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Learn when you might choose one technology over the other in this blog piece: Nd:YAG for Fiber Laser Welding?
Use a picosecond laser for corrosion resistant black marking on stainless steel alloys: UDI marking, banding, part traceability
What’s all the fuss about? Read about micromachining with a femtosecond laser in our blog.
What is it and what can you do with it?
Laser soldering and plastic welding; both possible with direct diode lasers
Read our blog piece Bringing Laser Technology In House: 6 Simple Steps to Success which outlines some of the pitfalls and how to avoid when moving from contract manufacturing.
How to design ring projections for hermetic sealing.
Configure your Glovebox here
Fundamentals of Hot Bar Reflow Soldering
Check out these tips and tricks for successful setup of your micro tig welding application.
Laser or resistance technology? Which do you choose when it’s critical to prevent external environmental conditions from penetrating the package?
Projection welding of Fasteners to Hot Stamped Boron Components
Laser Cleaning Metal Improves Battery Pack Reliability. Read the blog now.
Industry increasingly relies on sensors in both factories and products. New sensor technologies mean new product capabilities with improved performance and efficiency.
Fast, clean, efficient! Read the blog.
Dark marks that are resistant to bacterial growth, passivation, corrosion and autoclaving. Read more.
High production rate + high yield = industrial process success. Understanding both the process requirements and production environment allows companies to optimize their production rates resulting in lower cost per part and higher profit.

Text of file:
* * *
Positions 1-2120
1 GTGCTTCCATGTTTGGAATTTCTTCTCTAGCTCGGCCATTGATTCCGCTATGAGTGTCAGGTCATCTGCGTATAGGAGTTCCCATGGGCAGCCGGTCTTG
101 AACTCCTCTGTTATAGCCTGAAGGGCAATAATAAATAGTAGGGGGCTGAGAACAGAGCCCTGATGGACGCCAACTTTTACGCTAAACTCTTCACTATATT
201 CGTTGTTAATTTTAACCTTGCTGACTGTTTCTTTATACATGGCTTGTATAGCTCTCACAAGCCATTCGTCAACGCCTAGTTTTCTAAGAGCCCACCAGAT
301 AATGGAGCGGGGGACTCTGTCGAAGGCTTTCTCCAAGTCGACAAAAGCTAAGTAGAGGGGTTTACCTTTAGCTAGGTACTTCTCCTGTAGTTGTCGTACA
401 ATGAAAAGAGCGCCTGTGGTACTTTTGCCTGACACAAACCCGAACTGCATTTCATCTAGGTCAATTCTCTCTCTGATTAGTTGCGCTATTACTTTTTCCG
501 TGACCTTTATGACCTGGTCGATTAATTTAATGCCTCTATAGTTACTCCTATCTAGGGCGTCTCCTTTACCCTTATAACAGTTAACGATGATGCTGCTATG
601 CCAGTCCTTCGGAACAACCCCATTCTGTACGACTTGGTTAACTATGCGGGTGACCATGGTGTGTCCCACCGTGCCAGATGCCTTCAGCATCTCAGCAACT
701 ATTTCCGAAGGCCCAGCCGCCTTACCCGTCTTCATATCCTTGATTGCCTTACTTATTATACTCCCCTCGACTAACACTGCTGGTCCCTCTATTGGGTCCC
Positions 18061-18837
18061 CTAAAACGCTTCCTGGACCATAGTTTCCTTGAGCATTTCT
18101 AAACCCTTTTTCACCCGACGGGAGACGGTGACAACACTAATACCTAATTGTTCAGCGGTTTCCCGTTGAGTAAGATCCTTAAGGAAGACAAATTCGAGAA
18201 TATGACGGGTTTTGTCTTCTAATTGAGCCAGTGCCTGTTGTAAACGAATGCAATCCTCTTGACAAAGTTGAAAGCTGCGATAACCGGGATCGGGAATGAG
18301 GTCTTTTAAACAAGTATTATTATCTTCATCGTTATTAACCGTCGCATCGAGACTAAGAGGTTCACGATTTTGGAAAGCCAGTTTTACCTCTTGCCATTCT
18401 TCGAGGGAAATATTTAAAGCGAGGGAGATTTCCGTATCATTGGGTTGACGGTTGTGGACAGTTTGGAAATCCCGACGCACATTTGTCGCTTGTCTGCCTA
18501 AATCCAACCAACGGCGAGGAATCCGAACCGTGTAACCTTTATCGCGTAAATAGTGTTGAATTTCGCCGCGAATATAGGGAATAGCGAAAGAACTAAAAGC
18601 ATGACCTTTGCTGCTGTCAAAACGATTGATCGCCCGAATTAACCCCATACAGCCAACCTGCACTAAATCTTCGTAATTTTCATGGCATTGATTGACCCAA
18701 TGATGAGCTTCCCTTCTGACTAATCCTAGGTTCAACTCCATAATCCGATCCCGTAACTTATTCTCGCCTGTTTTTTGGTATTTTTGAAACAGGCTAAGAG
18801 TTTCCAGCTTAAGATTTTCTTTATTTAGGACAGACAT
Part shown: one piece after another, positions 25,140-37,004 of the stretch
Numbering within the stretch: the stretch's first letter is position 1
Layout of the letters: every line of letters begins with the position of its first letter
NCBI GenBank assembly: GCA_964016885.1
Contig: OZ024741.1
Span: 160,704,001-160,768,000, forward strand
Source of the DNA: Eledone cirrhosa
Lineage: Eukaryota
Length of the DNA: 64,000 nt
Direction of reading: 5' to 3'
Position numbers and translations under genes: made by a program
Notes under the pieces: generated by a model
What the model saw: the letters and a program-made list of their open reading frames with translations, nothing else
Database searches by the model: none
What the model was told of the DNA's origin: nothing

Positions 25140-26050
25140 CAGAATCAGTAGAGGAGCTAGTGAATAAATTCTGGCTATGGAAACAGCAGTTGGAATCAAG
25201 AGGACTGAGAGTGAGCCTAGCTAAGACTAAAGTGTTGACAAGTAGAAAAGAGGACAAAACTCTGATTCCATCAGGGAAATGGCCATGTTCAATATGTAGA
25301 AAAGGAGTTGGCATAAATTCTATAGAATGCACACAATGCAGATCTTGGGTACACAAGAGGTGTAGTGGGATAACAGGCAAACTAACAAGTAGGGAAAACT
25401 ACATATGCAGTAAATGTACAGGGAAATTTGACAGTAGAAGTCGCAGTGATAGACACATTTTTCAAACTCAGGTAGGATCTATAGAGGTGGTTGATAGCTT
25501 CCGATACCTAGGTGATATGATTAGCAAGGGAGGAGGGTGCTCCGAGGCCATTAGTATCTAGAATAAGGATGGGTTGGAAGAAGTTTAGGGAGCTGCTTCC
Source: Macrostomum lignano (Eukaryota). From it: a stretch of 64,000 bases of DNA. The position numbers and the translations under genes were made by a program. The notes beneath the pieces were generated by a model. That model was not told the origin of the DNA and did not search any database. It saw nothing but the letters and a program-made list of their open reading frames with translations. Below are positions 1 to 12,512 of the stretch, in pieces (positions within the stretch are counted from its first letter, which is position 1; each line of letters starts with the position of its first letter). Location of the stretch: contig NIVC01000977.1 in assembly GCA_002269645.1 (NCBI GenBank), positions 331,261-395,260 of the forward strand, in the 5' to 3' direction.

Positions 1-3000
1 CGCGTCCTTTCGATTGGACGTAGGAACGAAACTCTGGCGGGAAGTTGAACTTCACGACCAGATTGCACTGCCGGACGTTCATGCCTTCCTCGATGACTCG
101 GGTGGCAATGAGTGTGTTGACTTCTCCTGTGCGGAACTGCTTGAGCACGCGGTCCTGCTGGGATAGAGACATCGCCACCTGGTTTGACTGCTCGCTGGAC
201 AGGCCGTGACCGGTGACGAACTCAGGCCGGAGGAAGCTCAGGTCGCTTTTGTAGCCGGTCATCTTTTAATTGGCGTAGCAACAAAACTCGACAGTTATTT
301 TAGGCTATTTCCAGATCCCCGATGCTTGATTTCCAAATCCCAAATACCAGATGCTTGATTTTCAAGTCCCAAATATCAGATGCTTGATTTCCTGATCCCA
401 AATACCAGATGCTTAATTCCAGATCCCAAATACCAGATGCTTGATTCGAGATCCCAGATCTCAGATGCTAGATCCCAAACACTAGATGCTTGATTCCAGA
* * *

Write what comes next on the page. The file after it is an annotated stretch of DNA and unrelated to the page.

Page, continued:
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High Frequency Inverter Welders use submillisecond pulsewidth modulation (switching) technology with closed-loop feedback to control the weld energy in submillisecond increments. Three phase input current is full wave rectified to DC and switched at (up to) 25 kHz to produce an AC current at the primary of the welding transformer. The secondary current is then rectified to produce DC welding current with an imposed, low-level, AC ripple. The high-speed feedback circuitry enables the inverter power supply to adapt to changes in the secondary loop resistance and the dynamics of the welding process. For example, a 25 kHz inverter power supply adjusts the output current every 20 microseconds after rectification, which also allows the weld time (duration of current) to be controlled accurately in increments as small as 0.1 milliseconds.
The high frequency closed loop feedback can be used to control (maintain constant) either current, voltage, or power while also monitoring another of the same three parameters.
Additional benefits of high frequency switching technology include reduced power consumption, smaller welding transformers, and the use of a very short pre-weld “check pulse” to test electrode and parts positioning prior to executing a weld. The result of this pre-weld check can be used to inhibit the weld by setting check limits.
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